Despite the above limitations, the main findings from this US study show important trends in the adjusted odds of hospital readmission across the entire age continuum, highlight certain index admissions that are associated with high adjusted readmission rates for both children and adults, and distinguish several risk factors beyond age that have strong associations with hospital readmission. When contextualized with findings from previous readmission studies worldwide, certain patient populations of importance emerge for consideration in future research, quality improvement, and policy efforts. These populations include children transitioning to adulthood, children and younger adults with mental health and substance misuse disorders, and people of all ages with multiple chronic conditions. Future efforts in the US, in particular, may also benefit from exploring how the current US readmission policies and patterns of insurance coverage could have contributed to the abrupt decrease in the odds of readmission at age 65 years. Although people aged 65 years and older in the US and beyond may continue to account for a disproportionate share of all hospital readmissions, increased attention to other at risk, vulnerable patients may be necessary to optimize hospital discharge and follow-up care across the age continuum.

What is already known on this topic

  • Hospital readmissions are important to clinical leaders and policy makers worldwide, as reducing these events can improve care and reduce costs

  • In contrast to other countries, readmission policy, as well as clinical interventions to reduce readmissions in the US, has largely focused on people aged 65 years and older

  • Little is known about which individuals, by age, have the highest odds of readmission

What this study adds

  • Accounting for demographic and clinical risk, the adjusted odds of readmission increased during adolescents’ transition to adulthood, peaked by middle age, and decreased at age 65 years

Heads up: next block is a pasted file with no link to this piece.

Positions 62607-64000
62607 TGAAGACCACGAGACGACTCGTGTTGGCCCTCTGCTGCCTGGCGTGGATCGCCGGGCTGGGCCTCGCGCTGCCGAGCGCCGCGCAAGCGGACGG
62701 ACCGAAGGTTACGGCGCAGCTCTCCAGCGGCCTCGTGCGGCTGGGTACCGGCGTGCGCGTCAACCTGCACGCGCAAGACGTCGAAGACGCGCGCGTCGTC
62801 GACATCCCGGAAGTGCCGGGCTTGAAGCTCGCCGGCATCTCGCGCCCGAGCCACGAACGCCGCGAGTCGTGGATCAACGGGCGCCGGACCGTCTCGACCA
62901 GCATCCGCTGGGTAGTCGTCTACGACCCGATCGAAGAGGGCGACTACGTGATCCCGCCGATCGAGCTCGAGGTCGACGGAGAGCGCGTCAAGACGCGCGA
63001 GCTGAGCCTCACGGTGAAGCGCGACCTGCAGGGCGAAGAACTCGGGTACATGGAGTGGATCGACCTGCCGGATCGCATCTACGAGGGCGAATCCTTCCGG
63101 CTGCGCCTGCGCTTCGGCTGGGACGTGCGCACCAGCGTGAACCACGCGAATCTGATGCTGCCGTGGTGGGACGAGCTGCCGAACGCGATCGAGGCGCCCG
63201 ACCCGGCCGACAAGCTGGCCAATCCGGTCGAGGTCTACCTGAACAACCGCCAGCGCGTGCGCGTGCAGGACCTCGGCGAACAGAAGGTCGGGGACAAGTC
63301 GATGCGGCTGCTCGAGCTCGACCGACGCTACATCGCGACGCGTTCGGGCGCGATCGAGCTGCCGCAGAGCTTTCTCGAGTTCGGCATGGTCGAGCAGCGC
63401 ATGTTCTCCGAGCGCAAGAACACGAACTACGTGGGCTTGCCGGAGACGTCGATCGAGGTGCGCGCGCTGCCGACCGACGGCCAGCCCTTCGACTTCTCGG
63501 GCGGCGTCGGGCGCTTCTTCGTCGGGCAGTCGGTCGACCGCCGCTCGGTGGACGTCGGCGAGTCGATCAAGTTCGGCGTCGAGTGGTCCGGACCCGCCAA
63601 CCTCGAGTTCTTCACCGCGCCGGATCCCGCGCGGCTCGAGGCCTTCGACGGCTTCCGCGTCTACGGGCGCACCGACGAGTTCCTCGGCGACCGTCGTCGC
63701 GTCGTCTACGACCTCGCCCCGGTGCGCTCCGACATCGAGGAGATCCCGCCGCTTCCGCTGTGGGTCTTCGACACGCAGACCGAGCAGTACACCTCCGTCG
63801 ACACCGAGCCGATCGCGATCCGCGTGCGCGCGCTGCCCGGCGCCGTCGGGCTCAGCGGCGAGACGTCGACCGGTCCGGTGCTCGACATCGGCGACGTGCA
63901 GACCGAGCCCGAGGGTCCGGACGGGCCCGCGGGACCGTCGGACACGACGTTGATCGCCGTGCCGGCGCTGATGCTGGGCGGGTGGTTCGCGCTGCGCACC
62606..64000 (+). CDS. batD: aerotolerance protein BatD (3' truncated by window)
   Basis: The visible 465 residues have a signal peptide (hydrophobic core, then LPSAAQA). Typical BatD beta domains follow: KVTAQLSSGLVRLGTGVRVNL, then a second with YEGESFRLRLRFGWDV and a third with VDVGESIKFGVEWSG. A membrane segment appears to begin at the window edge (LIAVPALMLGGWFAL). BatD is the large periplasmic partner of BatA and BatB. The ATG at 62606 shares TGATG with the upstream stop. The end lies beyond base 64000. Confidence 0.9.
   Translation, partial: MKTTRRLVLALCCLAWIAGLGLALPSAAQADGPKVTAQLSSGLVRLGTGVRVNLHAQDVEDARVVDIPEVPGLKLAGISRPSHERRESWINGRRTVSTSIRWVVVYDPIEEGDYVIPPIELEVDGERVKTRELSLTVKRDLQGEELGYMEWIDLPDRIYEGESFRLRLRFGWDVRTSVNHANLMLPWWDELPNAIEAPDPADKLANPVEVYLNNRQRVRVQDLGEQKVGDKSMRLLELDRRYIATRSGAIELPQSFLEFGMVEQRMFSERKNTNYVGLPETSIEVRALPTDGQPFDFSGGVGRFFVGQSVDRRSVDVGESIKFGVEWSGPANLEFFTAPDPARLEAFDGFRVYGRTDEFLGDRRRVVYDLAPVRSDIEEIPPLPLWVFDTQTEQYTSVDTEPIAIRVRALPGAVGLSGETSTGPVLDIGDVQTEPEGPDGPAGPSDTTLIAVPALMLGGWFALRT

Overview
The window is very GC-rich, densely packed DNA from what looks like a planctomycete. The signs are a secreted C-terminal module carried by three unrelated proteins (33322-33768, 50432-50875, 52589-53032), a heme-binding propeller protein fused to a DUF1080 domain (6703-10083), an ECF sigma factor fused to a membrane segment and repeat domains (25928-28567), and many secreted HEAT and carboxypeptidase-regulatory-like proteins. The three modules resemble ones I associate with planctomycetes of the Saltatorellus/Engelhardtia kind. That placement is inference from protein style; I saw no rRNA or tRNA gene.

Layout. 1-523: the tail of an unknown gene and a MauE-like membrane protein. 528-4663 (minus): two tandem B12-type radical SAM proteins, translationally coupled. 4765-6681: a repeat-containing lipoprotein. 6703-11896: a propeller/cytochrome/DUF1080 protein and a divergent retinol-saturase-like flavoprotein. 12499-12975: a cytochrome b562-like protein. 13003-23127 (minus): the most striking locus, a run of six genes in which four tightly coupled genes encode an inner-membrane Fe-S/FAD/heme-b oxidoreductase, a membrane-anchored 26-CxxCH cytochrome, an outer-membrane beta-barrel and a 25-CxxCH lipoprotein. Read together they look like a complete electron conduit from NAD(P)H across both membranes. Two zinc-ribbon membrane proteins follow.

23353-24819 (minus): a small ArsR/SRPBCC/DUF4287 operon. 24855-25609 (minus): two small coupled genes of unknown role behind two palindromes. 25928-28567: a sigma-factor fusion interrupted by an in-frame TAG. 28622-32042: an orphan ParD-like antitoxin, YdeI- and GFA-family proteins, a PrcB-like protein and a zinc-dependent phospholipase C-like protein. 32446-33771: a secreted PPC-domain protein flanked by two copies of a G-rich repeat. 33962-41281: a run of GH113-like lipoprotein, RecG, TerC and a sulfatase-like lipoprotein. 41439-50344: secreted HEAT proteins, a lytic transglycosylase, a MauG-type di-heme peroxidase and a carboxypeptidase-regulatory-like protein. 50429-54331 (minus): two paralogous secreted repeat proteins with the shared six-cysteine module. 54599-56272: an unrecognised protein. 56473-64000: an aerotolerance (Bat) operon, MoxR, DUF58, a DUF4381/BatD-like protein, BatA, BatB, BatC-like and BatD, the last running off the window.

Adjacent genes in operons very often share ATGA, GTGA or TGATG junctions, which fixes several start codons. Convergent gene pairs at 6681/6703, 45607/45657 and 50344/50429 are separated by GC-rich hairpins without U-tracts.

• For children and adults, multiple chronic conditions and index admissions for a mental health problem were strongly correlated with readmission

  • Further attention to the measurement, causes, and opportunities for reduction of readmissions in adolescents as well as young and middle aged adults is warranted


  • Contributors: All authors made substantial contributions to the conception or design of the work. MH acquired and analyzed the data. All authors were involved in interpreting data and in drafting the manuscript and revising it critically for important intellectual content. All authors gave final approval of the version to be published and have agreed to be accountable for all aspects of the work in ensuring that questions related to the accuracy or integrity of any part of the work are appropriately investigated and resolved. JGB is the guarantor.

  • Funding: JGB and MH were supported by the Agency for Healthcare Research and Quality (R21 HS023092-01). JGB, KB, and MRO were supported by the Lucile Packard Foundation for Children’s Health. The funders were not involved in the study design; in the collection, analysis, and interpretation of data; in the writing of the report; or in the decision to submit the article for publication. The researchers conducted the work independently of the funders.

  • Competing interests: All authors have completed the ICMJE uniform disclosure form at (available on request from the corresponding author) and declare: no support from any organization for the submitted work other than that described above; no financial relationships with any organizations that might have an interest in the submitted work in the previous three years; no other relationships or activities that could appear to have influenced the submitted work.

  • Ethical approval: This study was not considered human subject research by the Institutional Review Board at Vanderbilt University Medical Center, and ethics committee approval was therefore not required.

  • Transparency: The lead author (JGB) affirms that the manuscript is an honest, accurate, and transparent account of the study being reported; that no important aspects of the study have been omitted; and that any discrepancies from the study as planned (and, if relevant, registered) have been explained.

  • Data sharing: No additional data available.